i would love to join you. but i need major motivation to make me do anything at all. that’s the crap part.

  4. For the first time in my life, I’m actually considering it. Good to know that a runner (because you ARE a runner – you ran 10 miles!!) can still eat yummy-but-not-good-for-you food and watch hours of TV. Now, I just need to find some time to get to the gym. Sigh.

  5. psst… I don’t really know how to tell you this… I don’t want to freak you out or anything… but you are totally a runner. No, really. You are. It doesn’t matter how fast you go, or how far. It doesn’t matter what gear you wear, or what you are training for… Every runner makes a commitment to go out there and put one foot in front of the other. Repeatedly. For various distances, and time intervals. No fancy running clothes or watch or pace or race or whatever does the runner’s work. You put one foot in front of the other, again and again. Through good days, bad days, and almost always scheduled around the rest of your life (so you can be home in time to prop up those runner’s legs on the couch and watch your favorite tv shows)!
    And older, wiser, “experienced” runners almost always (unless they are morons), LOOOOOVE new runners. I love the contact high from the new enthusiasm… it’s a wonderful reminder, and great inspiration to get the ass outside and put one foot in front of the other. Repeatedly. For various times and distances.
    Keep it up, you runner, you!

  6. you have totally inspired me to take up running again! I had forgotten how freeing it could be, the last time I ran, really ran was in HS, more than 10 years ago. I just started up again this weekend after reading about your record breaking run, and it has whopped my ass, but in a great way. And when I came home and ate a handful of PB M&Ms? I didn’t feel SO bad about it. Thanks for the inspriation. And eventhough you may not feel like, you totally are a runner.

  7. Please stop with the motivation! I don’t wanna do it! More, I don’t want to hope I can do it and then fail. That’s me, scared to even try. I’ve gotten as high as 10 miles, then got pregnant, so marathon has been on the back burner for 6 years. I think you are absolutely awesome.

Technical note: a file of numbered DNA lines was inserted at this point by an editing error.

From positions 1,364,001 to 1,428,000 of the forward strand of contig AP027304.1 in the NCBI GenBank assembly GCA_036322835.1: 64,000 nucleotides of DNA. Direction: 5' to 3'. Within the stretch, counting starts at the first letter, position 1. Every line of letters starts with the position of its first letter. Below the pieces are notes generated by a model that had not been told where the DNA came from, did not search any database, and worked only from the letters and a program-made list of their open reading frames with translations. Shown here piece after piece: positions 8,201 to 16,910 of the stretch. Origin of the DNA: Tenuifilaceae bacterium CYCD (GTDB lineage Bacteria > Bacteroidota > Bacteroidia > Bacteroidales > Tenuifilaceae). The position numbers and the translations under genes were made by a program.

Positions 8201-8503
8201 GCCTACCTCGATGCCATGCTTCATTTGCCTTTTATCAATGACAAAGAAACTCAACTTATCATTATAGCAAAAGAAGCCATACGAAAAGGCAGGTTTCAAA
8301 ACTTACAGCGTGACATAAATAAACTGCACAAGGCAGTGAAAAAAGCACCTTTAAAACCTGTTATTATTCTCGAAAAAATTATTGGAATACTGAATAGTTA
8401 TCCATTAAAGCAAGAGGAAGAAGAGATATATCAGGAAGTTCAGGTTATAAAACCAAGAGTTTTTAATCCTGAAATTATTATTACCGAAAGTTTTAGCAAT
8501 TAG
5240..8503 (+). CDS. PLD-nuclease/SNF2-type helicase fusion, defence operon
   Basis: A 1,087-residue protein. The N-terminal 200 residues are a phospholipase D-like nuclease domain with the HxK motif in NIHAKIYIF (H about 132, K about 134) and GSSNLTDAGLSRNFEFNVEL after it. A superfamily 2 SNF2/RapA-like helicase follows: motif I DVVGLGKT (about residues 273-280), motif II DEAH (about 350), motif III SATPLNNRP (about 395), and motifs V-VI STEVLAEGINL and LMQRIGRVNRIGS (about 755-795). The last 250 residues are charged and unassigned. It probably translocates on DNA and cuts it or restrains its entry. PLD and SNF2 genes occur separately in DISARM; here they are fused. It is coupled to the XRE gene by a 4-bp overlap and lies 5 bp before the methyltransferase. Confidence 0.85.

8. I’m very impressed with your running, and being a fellow tv addict, I’m glad to know that tv and running can be so happy together. However, I can only WALK a mile in 17 minutes, so running seems pretty out of the question for me. But getting back in shape? Yes, please!

  9. i’m impressed! i’m finally up to 1/4 mile without feeling like i’m going to die. baby steps, hehee. πŸ˜‰

  10. Again, thanks for this inspiring post. I SO let my mind get the best of me: “why even try, I’m not a runner, I can’t do that.” Got to stop that. πŸ™‚ We can do it!

  11. you are awesome, zoot!

    i’ve tried running off and on for quite a few years now and have never had the steam to keep it up. i can do all sorts of other work outs (my recent fave is Spinning), but running is still quite difficult. the endurance just isn’t there. you’re motivation is starting to wear off on me, though; tomorrow i am renewing my determination. i am going to start running again and actually keep it up this time! you may have to hold me to it, though, because history has proven that i am a slacker and can easily talk myself out of a workout/run. one day at a time, though, right?

  12. Yeah, you’re a runner.

    You may watch TV and eat donuts and drink Diet Coke, but you also do things called “long runs.” To me, anyone who makes time in their lives (with a teenager and a toddler, no less) to be out on the road enough times a week to have a schedule and things called “long runs” is a runner. My short runs are from the car to the door in the rain and my long runs are when I have to park further away. Congratulations on your accomplishments and best of luck on your new goals.

  13. You are a runner! And that is very cool. I kept telling myself similar stuff about what I could or could not do, and I only recently realized that is all crap. I can be me and be a runner too. A slow runner, and I haven’t even done 7 miles yet, but a runner all the same.

    It’s great to see you making so much progress, and so quickly too.

Leave a Reply